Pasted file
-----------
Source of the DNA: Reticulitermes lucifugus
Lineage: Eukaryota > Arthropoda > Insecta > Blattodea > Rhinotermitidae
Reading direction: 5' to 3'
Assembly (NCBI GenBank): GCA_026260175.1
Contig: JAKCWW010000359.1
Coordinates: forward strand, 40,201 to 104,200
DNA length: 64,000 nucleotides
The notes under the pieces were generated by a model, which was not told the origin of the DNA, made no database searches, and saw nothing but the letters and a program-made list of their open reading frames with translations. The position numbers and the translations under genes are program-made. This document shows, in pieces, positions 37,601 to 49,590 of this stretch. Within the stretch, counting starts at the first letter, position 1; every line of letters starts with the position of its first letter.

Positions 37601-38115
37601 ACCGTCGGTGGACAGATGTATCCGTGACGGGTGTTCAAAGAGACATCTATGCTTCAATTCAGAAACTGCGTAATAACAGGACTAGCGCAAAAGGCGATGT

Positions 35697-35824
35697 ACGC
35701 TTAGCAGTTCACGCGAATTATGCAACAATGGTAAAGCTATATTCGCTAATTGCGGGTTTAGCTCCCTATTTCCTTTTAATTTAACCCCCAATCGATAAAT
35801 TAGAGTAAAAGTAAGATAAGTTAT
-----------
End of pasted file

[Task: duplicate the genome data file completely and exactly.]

Source of the DNA: Reticulitermes lucifugus
Lineage: Eukaryota > Arthropoda > Insecta > Blattodea > Rhinotermitidae
Reading direction: 5' to 3'
Assembly (NCBI GenBank): GCA_026260175.1
Contig: JAKCWW010000359.1
Coordinates: forward strand, 40,201 to 104,200
DNA length: 64,000 nucleotides
The notes under the pieces were generated by a model, which was not told the origin of the DNA, made no database searches, and saw nothing but the letters and a program-made list of their open reading frames with translations. The position numbers and the translations under genes are program-made. This document shows, in pieces, positions 37,601 to 49,590 of this stretch. Within the stretch, counting starts at the first letter, position 1; every line of letters starts with the position of its first letter.

Positions 37601-38115
37601 ACCGTCGGTGGACAGATGTATCCGTGACGGGTGTTCAAAGAGACATCTATGCTTCAATTCAGAAACTGCGTAATAACAGGACTAGCGCAAAAGGCGATGT

Positions 35697-35824
35697 ACGC
35701 TTAGCAGTTCACGCGAATTATGCAACAATGGTAAAGCTATATTCGCTAATTGCGGGTTTAGCTCCCTATTTCCTTTTAATTTAACCCCCAATCGATAAAT
35801 TAGAGTAAAAGTAAGATAAGTTAT